Highlights:

  • Built-in designers for:
    • Web parts
    • BCS (formerly BDC)
    • Workflows
  • Package and deploy SharePoint projects
  • Generate WSPs
  • View SharePoint sites in server explorer
  • Integration to Team Foundation Server
  • Support for SharePoint sandboxed solutions
  • WSPs from SharePoint Designer can be imported (including workflows)
  • Build workflow steps for SharePoint Designer
  • SharePoint Business Connectivity Services support
  • New events projects templates

 

General improvents

Developer dashboard

A developer dashboard can be displayed automatically at the bottom of every page. The DD displays valuable information about how the page is generated, for instance:

  • Timing and duration of events
  • Database queries (even the ones SharePoint does in the background)

The DD is activated with the follow stsadm command:

stsadm –o setproperty –pn developer-dashboard –pv ondemand

 

Coding

Coding for SharePoint just got slightly easier due to the many improvements in .NET framework 4.0 and SharePoint 2010.

Below is a rundown of some of the new features:

  • LINQ for SharePoint
  • After-synchronous events
  • New event types:
    • Site-scoped events
    • Web creation events
  • Workflow improvements:
    • Initiation and association forms in Visual Studio
    • New design user interface for workflows in SharePoint Designer
    • Use Visio 2010 to design workflows
  • SharePoint UI can now be saved as a template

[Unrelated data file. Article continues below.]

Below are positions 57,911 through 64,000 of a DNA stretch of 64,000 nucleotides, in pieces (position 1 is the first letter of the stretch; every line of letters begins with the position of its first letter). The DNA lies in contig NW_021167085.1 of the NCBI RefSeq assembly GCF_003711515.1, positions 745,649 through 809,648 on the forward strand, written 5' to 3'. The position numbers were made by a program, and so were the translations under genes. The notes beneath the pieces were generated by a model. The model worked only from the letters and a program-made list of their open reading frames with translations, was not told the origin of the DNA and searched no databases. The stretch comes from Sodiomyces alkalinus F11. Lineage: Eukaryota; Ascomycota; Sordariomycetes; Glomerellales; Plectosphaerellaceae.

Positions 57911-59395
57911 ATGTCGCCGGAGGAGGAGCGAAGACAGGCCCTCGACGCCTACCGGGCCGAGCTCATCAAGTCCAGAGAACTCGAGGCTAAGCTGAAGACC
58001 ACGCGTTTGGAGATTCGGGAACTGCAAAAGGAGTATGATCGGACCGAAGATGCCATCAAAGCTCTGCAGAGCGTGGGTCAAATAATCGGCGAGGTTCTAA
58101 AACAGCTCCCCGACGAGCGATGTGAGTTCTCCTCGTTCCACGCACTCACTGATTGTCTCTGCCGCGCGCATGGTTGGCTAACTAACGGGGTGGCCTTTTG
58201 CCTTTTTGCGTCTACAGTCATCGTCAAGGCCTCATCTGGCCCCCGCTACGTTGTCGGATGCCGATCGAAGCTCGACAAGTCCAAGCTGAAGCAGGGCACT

• WSP is now the unified developer format – works in site collections and machine

 

Improvements to lists

In SharePoint 2007, lists can cause any developer headaches. Hopefully, the new list architecture in SharePoint 2010 will solve this. Below is an overview of some of the improvements:

  • Validation with Excel-like Formula – forms can be validated using simple syntax
  • Lookup to multiple columns
  • Lookup fields have true relations which ensure proper deletion (transaction-style)
  • List index auto-creation
  • Scalability and performance vastly improved:
    • Lists and folders can now contain a million elements
    • Document libraries can contain 10 million documents
  • List query throttling
  • Lists views no longer based on CAML but XSL-T. Queries still use CAML

 

Ribbon and Dialog framework

The ribbon we know (and some love) from Microsoft Office is now used in SharePoint 2010.

Some of the highlights:

  • Custom actions can be embedded in the ribbon
  • The ribbon is context sensitive